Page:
Before I offer four observations about the findings of the House select committee on the Jan. 6, 2021 attack on the U.S. Capitol, a public service message: Citizens are needed right now to continue the nation’s long run of fair and accessible elections. In Maryland, you can be as young as 16 and serve as an election judge (more on that in a minute), and getting good people engaged as poll workers has never been more important.
Donald Trump continues to claim widespread voter fraud in the 2020 election, and that’s a big, toxic lie.
Having sound elections is a great American tradition — a beautiful achievement — and the 2020 election was carried out with the usual care and integrity. Joe Biden soundly defeated Trump.
Despite Trump and the efforts of Republicans to constantly raise suspicions about the voting process, we need it to continue. For it to continue, able-bodied and rational American citizens need to be engaged — not just as voters, but as election workers.
In some states, getting good people to do this again — or getting new recruits to work the polls — is a challenge.
In March, in a survey by the Brennan Center for Justice, 1 in 5 local election officials said they were likely to leave their jobs before the 2024 presidential election. Some have faced death threats. Even poll workers, citizens who volunteer to work on election days, have been harassed.
Ruby Freeman and her daughter, Shaye Moss, poll workers in the Atlanta area, were targeted by Trump and his addled, conspiracy-obsessed adviser Rudy Giuliani with baseless and racist claims that Freeman and Moss were engaged in rigging the election. The attacks on those women were disgusting, and anyone who listened to their emotional testimony to the House committee will understand why they want nothing to do with elections work again.
But if good people do not step up, the terrorists win.
In Maryland, more election judges are needed, says Linda Lamone, the state elections administrator.
Maryland’s primary election is July 19. Time is of the essence. Lamone says that, if possible, voters should apply by June 30 to become a poll worker for the primary.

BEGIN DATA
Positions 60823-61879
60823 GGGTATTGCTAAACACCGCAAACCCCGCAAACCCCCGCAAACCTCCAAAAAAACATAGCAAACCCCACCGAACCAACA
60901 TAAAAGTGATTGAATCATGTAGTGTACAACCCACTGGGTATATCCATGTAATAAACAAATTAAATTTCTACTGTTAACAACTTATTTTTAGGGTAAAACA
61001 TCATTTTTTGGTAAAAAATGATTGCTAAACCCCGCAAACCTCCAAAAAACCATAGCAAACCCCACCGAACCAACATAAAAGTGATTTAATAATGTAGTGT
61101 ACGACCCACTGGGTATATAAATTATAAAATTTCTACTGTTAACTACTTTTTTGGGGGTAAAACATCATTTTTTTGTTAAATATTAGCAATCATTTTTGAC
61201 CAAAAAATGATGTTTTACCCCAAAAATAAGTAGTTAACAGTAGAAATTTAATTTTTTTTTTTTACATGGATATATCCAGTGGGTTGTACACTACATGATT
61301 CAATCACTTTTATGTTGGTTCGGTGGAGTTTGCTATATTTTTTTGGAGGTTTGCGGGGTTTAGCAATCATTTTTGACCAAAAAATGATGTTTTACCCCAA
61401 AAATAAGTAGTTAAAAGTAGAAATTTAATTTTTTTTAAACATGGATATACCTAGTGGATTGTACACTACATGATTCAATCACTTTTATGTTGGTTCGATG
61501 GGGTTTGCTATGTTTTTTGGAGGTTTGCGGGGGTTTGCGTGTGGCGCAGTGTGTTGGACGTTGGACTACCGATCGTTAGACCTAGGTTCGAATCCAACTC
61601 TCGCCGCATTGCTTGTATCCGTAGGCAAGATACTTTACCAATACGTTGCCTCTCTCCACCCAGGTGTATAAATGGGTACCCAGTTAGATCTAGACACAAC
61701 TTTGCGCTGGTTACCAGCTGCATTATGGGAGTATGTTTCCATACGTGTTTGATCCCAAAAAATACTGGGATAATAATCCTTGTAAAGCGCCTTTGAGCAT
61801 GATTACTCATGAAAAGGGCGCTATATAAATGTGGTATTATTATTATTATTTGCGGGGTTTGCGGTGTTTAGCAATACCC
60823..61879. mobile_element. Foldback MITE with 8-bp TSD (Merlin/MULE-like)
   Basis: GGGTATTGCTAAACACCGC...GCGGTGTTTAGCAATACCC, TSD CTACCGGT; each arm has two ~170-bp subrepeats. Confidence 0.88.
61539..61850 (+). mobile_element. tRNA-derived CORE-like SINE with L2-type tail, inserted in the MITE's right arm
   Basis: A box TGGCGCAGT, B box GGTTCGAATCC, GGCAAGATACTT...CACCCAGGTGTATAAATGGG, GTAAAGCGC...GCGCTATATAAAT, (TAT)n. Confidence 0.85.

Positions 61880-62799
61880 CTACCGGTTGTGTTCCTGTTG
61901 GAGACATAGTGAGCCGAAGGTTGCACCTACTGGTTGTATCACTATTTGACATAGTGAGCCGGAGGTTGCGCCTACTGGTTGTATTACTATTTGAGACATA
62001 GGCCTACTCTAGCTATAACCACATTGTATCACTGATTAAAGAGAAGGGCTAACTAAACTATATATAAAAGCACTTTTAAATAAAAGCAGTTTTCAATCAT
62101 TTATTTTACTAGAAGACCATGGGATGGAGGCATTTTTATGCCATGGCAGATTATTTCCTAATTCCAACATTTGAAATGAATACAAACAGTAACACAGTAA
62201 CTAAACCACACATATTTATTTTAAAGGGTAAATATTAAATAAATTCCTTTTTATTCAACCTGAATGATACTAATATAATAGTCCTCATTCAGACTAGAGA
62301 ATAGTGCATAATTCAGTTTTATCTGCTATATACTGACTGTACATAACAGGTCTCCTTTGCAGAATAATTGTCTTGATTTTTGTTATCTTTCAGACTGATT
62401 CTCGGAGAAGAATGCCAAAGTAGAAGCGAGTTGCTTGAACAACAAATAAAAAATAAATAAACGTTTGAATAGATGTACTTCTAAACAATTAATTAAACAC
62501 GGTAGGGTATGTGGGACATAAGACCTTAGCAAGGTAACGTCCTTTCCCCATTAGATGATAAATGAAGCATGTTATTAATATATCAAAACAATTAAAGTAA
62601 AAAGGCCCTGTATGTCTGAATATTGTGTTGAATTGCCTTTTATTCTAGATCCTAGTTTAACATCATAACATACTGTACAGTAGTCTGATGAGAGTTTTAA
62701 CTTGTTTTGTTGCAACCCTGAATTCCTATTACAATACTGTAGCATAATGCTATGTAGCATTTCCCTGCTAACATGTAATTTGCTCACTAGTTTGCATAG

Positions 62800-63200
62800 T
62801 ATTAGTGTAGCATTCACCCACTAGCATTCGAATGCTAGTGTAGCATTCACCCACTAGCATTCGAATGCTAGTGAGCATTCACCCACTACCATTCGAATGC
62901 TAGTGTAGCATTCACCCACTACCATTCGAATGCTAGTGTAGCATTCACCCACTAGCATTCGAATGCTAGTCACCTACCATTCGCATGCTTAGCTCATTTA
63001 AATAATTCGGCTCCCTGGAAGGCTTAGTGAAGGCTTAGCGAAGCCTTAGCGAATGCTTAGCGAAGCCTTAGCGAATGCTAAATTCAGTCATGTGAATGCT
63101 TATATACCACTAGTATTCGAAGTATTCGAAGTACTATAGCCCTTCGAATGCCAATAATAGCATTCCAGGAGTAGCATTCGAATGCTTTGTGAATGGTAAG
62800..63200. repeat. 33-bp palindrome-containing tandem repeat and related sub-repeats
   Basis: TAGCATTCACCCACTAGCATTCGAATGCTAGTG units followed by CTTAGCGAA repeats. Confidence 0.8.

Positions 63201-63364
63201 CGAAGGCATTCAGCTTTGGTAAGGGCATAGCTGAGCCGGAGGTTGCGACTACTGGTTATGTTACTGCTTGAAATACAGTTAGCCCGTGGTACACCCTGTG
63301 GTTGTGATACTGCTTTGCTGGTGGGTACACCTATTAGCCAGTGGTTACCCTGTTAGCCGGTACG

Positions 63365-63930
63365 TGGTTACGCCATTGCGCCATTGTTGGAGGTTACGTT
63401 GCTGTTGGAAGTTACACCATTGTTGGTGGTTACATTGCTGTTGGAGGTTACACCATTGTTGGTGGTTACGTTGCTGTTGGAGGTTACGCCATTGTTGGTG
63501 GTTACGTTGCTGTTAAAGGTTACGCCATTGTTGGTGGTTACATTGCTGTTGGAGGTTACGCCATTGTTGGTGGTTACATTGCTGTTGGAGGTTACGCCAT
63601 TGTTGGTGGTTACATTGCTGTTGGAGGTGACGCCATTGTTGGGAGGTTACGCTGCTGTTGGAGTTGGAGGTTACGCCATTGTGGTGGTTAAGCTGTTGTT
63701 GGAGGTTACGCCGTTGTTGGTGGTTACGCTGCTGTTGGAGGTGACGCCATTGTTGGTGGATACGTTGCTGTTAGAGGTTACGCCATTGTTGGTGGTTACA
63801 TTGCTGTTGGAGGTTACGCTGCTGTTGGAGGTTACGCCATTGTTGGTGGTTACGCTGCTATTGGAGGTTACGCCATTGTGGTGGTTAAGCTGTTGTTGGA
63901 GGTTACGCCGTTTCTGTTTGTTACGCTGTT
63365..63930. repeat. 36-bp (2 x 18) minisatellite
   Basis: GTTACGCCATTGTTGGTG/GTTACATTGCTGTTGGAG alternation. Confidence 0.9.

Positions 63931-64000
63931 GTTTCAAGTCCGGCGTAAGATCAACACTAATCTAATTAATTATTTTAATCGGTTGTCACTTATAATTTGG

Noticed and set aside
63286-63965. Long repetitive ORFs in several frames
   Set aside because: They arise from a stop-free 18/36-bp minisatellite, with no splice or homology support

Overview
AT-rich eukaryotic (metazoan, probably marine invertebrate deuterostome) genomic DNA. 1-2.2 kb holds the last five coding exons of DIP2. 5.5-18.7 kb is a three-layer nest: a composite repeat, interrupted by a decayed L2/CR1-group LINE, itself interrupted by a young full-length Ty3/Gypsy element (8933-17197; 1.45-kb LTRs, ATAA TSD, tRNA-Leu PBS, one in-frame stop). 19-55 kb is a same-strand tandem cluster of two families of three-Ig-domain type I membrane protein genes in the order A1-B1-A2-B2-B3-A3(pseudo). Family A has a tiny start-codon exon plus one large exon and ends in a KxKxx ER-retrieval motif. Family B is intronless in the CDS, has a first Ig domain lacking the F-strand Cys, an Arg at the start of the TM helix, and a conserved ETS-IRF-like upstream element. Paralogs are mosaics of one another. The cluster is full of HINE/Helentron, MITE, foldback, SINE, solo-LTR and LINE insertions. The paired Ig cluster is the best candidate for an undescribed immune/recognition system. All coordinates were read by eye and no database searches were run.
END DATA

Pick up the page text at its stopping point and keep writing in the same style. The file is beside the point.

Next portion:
In Maryland, you have to be registered to vote in the state; have the ability to speak, read and write English; be able to work a 15-hour day, sitting and standing for long periods, and be willing to work outside your home precinct.
“No experience is required,” the elections board says, “and the local board of elections in your county will provide comprehensive mandatory training. Knowledge of computers is preferred but not necessary. Bilingual speakers are encouraged to apply.”
You can do that through the State Board of Elections website or by contacting your local election office.
The summer primary presents a great opportunity for young people to get involved.
You can be as young as 16 and work the polls, with a parent or guardian permission. (In Maryland, you can register to vote at 16 but can’t vote unless you turn 18 by the next general election. The next general is Nov. 8.)
Allow me to invoke the late President John F. Kennedy: “Ask not what your country can do for you, ask what you can do for your country.”
End of public service announcement.
Now, four observations about the Jan. 6 hearings:
1. Republicans dismiss the committee’s findings and insist that Americans are more concerned with inflation and the cost of gasoline. Maybe Republicans think Americans have limited capacity to absorb information — “I love the poorly educated,” Trump said — but I believe a majority of us can process the price of gas and Trump’s attempt to subvert democracy at the same time. The problem is the cult nature of Trump’s support: Embrace a liar and you’re stuck with his lies.
2. Some observers argue that, despite all the evidence gathered by the committee putting him at the center of efforts to subvert democracy, an indictment and prosecution of Trump would be politically untenable. I listen to that argument and weigh it, but keep coming back to that thing called “the rule of law.” If Trump is not charged with crimes related to the ultimately violent attempt to overturn the 2020 election, then no former president would ever be held accountable in a court of law.
3. Experts in federal law claim that it would be tough for prosecutors to get any kind of conviction because Trump might have “sincerely believed the election was stolen.” But that’s despite all evidence to the contrary and numerous advisers, including Trumps’ second attorney general, telling him repeatedly the claim was nonsense. And pardon my skepticism, but I have a hard time associating any form of the word “sincere” with Donald Trump.
4. Former Attorney General Bill Barr testified bluntly about Trump’s claims of election fraud, saying he found him “detached from reality.” Arizona House Speaker Rusty Bowers refused to break the law on Trump’s behalf. As offended as both these Republicans were at Trump’s attempts to illegally remain in power, you’d think they would have joined the Never Trumpers by now. Instead, both have said they’d still vote for Trump if he’s the GOP nominee in 2024. Sounds cracked, but maybe Bowers and Barr are just being good Christians who forgive the sinner — except, in this case, the sinner admits no sin, seeks no forgiveness and refuses to go away.